Exactly seventy years ago, post-war Britain had just truly climbed out from the rubble into the modern age.

Fuelled by the newfound peace, the country then ironed out many of the then social injustices concerning gender, race, and perhaps most of all, the right to knowledge. After a tedious three years of intensive Bureaucracy, the Education Act took effect in 1947 as an answer to the issue of the vastly uneducated working population – defining the modern structure of free, mandatory education. The reforms appeased both sides – the left were in for a more competitive working class. The right went along since the traditional, private, schools were not affected. When Berlin got walled up, both parties lost any significant interest, with the only major tweak being those beloved exams.And as fast as it was started, the hype for reformed education is gone. Indeed, nowadays the only politics behind schools are those reforms that start once in a while, when some minister gets a slight urge to make students and teachers all confused. Today, state run education is definitely done, dusted and still intact after all these years.

All is fine, until you take a step back to gaze at the top shelf, to see private education in all its glorious splendour.For there is no doubt that private education is the elite, for the elite. Before the war, it was the only way for someone to be properly educated. After the war, with the introduction of free education, the private sector started to market itself for the impressive sandstone halls, the still towers piercing above trimmed treetops set against a wide and undisturbed field. It is hard to blame those that send their children there, having been taught in these magnificent institutions themselves. The opportunity of being in an tried and recognised school, to them, is definitely preferable to one that has just been set up by the government, even with the price accounted in. The class hierarchy of the 1950s, unfortunately, is arguably the key factor into this separation – as most public schools were then set to uplift the poorest, they were understandingly situated in areas the wealthy did not live in.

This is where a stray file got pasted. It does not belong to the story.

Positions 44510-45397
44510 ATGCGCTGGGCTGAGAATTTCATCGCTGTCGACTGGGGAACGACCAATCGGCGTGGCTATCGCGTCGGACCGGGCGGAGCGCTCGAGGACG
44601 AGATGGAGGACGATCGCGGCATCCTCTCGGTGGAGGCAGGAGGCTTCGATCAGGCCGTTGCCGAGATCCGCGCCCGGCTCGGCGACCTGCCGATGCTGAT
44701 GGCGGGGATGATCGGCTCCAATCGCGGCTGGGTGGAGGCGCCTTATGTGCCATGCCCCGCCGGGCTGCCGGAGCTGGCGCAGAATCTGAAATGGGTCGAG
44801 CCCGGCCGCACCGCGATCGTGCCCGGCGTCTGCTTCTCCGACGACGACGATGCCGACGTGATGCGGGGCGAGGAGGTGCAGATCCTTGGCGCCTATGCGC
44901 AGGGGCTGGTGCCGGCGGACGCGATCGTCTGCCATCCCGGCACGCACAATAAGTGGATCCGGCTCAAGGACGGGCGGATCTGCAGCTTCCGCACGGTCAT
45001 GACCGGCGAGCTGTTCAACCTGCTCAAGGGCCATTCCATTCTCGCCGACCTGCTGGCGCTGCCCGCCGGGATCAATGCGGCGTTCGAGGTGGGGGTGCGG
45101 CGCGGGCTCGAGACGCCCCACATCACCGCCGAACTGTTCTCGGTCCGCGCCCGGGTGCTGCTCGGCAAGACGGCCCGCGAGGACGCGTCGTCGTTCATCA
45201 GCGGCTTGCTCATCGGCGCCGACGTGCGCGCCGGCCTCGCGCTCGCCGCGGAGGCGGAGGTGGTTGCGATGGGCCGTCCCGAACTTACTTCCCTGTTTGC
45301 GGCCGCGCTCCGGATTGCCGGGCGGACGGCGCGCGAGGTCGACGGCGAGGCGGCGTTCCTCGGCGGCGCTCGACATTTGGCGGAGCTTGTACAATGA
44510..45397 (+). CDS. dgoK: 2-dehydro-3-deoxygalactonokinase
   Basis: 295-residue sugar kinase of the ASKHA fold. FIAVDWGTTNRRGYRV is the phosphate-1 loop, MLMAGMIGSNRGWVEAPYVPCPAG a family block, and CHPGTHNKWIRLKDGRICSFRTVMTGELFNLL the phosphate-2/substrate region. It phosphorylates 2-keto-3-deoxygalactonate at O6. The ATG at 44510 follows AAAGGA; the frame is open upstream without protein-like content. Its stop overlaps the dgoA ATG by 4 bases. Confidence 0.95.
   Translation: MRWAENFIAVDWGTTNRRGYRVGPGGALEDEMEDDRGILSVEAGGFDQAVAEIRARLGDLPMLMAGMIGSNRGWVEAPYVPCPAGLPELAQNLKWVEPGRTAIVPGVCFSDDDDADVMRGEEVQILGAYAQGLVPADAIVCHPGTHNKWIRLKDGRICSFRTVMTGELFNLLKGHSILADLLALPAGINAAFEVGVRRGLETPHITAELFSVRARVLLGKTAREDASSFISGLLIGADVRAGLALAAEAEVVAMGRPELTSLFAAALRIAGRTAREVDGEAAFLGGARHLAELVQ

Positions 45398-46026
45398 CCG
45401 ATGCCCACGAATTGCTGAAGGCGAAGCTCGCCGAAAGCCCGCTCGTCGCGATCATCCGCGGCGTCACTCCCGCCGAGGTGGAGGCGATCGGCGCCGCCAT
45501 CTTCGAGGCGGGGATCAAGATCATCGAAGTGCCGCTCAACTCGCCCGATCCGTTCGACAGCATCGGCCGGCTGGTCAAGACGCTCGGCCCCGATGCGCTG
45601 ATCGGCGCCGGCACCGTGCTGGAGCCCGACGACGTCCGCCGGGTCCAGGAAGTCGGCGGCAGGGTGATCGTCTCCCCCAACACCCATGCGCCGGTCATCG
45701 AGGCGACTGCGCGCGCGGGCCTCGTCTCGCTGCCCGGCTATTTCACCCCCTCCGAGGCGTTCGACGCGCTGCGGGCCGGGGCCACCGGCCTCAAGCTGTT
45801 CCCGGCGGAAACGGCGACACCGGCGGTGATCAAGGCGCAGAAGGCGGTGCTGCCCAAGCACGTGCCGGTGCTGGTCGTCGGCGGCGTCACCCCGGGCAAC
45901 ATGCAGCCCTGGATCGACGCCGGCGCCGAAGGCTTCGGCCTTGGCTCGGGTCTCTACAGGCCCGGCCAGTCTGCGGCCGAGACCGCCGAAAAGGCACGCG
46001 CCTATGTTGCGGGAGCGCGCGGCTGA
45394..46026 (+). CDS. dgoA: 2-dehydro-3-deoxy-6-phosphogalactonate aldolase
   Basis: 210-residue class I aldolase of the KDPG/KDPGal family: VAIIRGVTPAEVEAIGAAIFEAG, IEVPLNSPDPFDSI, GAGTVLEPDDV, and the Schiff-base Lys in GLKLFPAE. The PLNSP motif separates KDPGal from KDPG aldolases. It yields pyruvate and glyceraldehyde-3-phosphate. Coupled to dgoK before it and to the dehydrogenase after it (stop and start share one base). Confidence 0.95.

And hence begins the problem – a separation of the extremely affluent and the rest – caused by a combination of romanticism and trust towards the private sector, and blatant discrimination for state education by the people, and the initial marketing, directing free education as an aid method for the poor. As time progressed, and the state system eventually being refined into the norm ( 93% of all Scottish students are state-educated), with decent state schools on par with their paid counterparts, the prejudice that public schools are somehow inferior still persists.But what about the quality of education? Surely tens of thousands of pounds invested would juice up more grades than none? Debatable. Certainly, nobody wants their childthankfully ,the companies owning the classrooms has kindly acknowledged this problem. Every year, a few select and very special children 


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